‘Red Rocket’ fails to launch


When we last checked in with writer-director Sean Baker, he gave us a magnificent film called “The Florida Project.” This picture showed us the life of those just barely making ends meet – specifically, single-parent families who live in a roadside motel near the mammoth Disney World resort. This eye-opener was delivered through the mischievous exploits of a six-year-old girl and her two friends during one long hot Florida summer. “The Florida Project” was smart, funny, and thoroughly entertaining. It was my No. 1 film for 2017.

Nown Baker has given us “Red Rocket,” another tale of the marginalized and downtrodden, this time in coastal Texas, alongside the oil refineries that dot the landscape near Galveston. But that’s where the similarities end. “Red Rocket” is neither uplifting nor entertaining. It features not one sympathetic character, and probably should never have been submitted into competition at the Cannes Film Festival.

Having said that, actor-comedian Simon Rex is outstanding as the pathetic, fast-talking con man Mikey Saber. He shows up unannounced at his ex-wife’s small run-down ranch house, and practically begs her to let him crash at her place for a couple nights. As you might expect, a few days turns into what feels like an eternity, as Saber’s diarrhea of the mouth takes him from one bad situation to another.

We learn Saber enjoyed a successful career as an adult film actor in Hollywood, but for reasons to which we are never privy, had to leave that life behind and return to his hometown. To make ends meet – or “help pay the rent” as Saber spins it – he almost immediately returns to his old marijuana supplier and purchases enough of her product to earn a little income from the refinery workers.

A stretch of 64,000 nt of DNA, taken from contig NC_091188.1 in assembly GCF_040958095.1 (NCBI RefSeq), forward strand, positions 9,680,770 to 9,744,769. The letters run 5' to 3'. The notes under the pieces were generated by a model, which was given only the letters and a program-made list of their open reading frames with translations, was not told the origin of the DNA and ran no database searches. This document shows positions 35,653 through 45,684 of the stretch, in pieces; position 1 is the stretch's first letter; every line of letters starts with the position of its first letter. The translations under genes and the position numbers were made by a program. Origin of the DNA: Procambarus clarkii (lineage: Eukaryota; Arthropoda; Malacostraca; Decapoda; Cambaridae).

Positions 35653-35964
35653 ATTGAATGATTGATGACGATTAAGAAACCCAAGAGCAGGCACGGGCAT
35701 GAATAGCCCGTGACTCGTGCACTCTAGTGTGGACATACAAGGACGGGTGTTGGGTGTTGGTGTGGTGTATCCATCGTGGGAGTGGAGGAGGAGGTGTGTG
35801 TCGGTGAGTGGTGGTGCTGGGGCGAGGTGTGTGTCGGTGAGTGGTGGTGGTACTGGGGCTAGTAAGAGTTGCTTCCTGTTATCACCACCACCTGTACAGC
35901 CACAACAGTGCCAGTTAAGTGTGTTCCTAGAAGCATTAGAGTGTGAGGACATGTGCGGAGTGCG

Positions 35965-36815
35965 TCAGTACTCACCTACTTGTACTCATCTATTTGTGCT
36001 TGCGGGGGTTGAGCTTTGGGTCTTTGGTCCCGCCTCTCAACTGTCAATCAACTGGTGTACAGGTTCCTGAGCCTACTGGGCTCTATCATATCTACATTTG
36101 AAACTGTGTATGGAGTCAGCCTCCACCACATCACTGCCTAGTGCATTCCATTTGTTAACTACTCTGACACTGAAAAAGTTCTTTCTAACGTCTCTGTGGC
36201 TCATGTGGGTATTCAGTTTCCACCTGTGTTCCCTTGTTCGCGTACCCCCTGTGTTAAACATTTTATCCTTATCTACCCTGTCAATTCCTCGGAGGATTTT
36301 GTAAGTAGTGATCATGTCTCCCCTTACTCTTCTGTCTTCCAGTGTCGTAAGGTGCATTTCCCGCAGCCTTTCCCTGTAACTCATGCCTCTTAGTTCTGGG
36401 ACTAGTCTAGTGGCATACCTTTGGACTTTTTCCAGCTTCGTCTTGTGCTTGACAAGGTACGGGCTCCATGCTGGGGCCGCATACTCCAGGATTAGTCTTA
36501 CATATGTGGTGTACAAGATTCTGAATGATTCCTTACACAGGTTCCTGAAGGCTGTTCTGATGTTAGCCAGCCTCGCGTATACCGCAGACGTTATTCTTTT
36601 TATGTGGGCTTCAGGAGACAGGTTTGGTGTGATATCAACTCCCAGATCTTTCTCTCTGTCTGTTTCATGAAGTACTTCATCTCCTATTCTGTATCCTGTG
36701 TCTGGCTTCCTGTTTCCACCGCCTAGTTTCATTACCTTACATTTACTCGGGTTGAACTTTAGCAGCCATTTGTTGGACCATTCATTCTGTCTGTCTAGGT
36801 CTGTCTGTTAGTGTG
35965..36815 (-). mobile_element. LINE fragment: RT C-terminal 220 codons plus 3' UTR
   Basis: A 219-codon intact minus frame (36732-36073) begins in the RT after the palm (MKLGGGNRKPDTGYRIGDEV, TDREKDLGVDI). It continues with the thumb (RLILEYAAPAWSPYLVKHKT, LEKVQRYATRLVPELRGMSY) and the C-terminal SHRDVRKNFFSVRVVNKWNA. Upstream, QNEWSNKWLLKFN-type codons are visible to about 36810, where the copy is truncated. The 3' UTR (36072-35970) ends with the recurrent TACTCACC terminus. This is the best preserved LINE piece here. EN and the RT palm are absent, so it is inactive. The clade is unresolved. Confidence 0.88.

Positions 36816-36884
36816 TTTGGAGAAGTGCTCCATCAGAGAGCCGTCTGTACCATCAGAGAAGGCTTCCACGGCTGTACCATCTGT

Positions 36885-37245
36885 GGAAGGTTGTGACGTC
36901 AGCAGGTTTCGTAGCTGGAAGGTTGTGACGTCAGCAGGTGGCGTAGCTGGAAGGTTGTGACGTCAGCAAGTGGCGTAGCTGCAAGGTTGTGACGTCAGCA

He also befriends a high school girl who works at the local donut shop. Strawberry (not her real name) turns out to be a slut whose future is about as promising as that of Saber. Saber also hooks up with Lonnie, the young man who lives next door – a boy Saber used to babysit before he left for California. Much as with every other character in “Red Rocket,” Lonnie has no future, and no marketable skills to acquire one.

Acting newcomers Bree Elrod and Brenda Deiss play Saber’s ex-wife and her mother. And Deiss’ acting is so bad I don’t expect to see her again. Other unknowns populate the rest of the cast, but not in a positive way.

Last year, Chloe Zhao used real nomads and drifters (along with Frances McDormand and David Strathairn) in her Oscar-winning “Nomadland.”  In this case, she used actual people to play themselves – to great effect. Their nuanced performances gave “Nomadland” an authentic feel that professionals may not have been as able to convey as effortlessly. In “Red Rocket,” Baker uses people who (apparently) want to be actors, but simply aren’t very good.

After two hours watching undesirable characters (which really drags during the middle of the film), I wondered what the impetus was for making “Red Rocket.”  What message are Baker and frequent co-screenwriter Chris Bergoch trying to convey?

I like Simon Rex. I think he has a future in motion pictures. But I want to see him in something else. While mildly entertaining, Mikey Saber is a narcissistic loser who is always just one step ahead of being found out. He’s the type who tells so many lies, he can’t remember which of his acquaintances knows what about him. He can’t keep it all straight. We can keep it straight up to a point, but eventually we stop caring. If Baker and Bergoch can’t give us at least one affectionate character, why should we invest in their product?


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